My favorites from the show include “A Seat at the Table” by Michael Brantley, a riveting take on generational servitude, but you can tell by the eyes of the subjects that the dish being served might not be the one you were expecting. The stark black background has a foundational feel that says we belong. Next up is “Block and Delete” by Arie Dee Monroe, a refreshing look at Black “Pop Art.” In her piece, the artist takes you on a trip into the world of unsolicited advances so many women face online. The piece allows for the viewer to see through a series of screen shots how the subject engages with online harassment. Don’t let the lighthearted visuals fool you; this piece speaks volumes on the expanded spaces where disrespect and abuse occur at alarming rates. And finally, “Here to Stay” by Ramona Elizabeth Davis is a wonderful look at the entire diaspora. With its stained-glass church feel, this piece can tell you so much if you pay attention, from our origins, our travels, our struggles and the “I AM’s” which bring us full circle.
I asked Curator Stephanie Fox Knappe during our interview what was the hardest part about bringing this show together, to which she replied, “The biggest challenge was that many of the artists were in the process of creating new work, so it was very exciting to be creating a show with works not yet completed.” Personally, knowing the depths of talent within the AAAC, editing that content into a program fit for presentation to the public is no small feat. Speaking with one of the founding members of the collective, Sara Sonié Joi Thompson-Ruffin, over the phone, my first words were “thank you for bringing this gift of our culture to the masses, and for being a pivotal element in the development of an expanded discussion on art in the community and centering the brilliance of Black artists who are often overlooked.”
It is through this type of partnership that I hope we can see more commonality, which in turn will lead to a better understanding and appreciation for Black art within the arts ecosystem. “The museum has committed to DEI (diversity, equity and inclusion) in every department and is focused on how our internal culture can make a shift. I hope this exhibition shows that we are trying,” says Stephanie Fox Knappe.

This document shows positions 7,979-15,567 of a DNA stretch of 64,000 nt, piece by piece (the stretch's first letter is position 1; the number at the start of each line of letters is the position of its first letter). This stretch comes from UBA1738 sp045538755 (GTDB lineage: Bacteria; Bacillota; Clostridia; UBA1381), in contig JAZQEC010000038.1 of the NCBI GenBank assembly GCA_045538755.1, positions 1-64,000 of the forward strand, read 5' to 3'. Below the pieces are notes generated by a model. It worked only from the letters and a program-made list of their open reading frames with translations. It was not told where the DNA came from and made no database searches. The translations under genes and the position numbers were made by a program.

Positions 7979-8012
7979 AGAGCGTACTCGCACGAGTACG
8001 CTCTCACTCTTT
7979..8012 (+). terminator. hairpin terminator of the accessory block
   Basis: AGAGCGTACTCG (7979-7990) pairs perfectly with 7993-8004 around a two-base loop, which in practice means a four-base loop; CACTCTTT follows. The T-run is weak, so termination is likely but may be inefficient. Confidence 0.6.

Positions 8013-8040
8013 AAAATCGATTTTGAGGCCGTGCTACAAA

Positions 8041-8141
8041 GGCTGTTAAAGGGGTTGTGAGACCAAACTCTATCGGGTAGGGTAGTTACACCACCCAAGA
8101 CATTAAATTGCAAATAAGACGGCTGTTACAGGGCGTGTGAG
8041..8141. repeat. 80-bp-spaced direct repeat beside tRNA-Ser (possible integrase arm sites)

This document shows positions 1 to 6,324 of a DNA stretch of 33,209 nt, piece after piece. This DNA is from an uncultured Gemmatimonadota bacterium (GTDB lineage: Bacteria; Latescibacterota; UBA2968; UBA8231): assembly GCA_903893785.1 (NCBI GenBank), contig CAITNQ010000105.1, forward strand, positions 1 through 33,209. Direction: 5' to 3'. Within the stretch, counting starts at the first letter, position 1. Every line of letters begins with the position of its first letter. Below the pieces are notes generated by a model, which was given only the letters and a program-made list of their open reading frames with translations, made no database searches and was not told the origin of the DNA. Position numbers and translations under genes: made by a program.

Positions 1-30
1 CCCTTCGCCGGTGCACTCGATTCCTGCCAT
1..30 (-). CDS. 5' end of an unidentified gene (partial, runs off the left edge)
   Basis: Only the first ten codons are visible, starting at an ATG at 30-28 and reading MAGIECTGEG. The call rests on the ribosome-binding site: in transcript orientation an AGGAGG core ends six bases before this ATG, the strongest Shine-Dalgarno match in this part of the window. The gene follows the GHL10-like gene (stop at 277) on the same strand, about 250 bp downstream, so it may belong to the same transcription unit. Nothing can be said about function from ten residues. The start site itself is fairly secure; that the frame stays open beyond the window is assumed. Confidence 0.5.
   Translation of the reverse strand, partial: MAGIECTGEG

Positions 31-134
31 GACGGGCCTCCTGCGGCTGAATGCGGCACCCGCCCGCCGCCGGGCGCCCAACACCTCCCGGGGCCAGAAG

Ultimately what “Testimony” provides is an opportunity for growth, from both an institutional and personal level. Take your family, take your friends, take yourself to see something special created by your brothers and sisters in the community. Look for things familiar, feel the warmth and understand the commonality of family values, and lastly participate in the joy that is “Testimony.” In the words of Poet Glenn North, whose piece “Blackness To Affinity” reads like an Afro-Futurist Manual, always remember to “Dig Me Like You Dig My Culture.”
“Testimony, African American Artists Collective” continues at The Nelson-Atkins Museum of Art through March 27, 2022. Hours are 10 a.m. to 5 p.m. Monday, Thursday, Saturday and Sunday, and 10 a.m. to 9 p.m. Friday. For more information, 816.751.1278 or www.nelson-atkins.org.
In conjunction with the exhibition, the African American Artists Collective with Moxie Solutions Development,
21c Museum Hotels and Bruce R. Watkins Cultural Heritage Center, is presenting a 10-month conversation series, “Testimony: The Misrepresentation of Black Men and Boys,” dedicated to “information, respect and progress.” The format comprises a daytime conversation on topics including family, education, and physical, mental, and financial health, followed by an evening social that connects individuals and organizations dedicated to making progress on the topics discussed.
Click here to read about the July 30 inaugural conversation, “Relationships and Supportive Networks.” Coming up in September and October, a conversation on “Politics” will be held from 1 to 2:30 p.m. Sept. 9 at the Bruce R. Watkins Cultural Heritage Center, followed by a social from 7 to 9 p.m. at the 21c Museum Hotel. The same venues will host the Oct. 14 conversation and social on “Mental Health.”
To register for upcoming events and to see a full schedule of conversations into 2022, visit www.aaackc.org.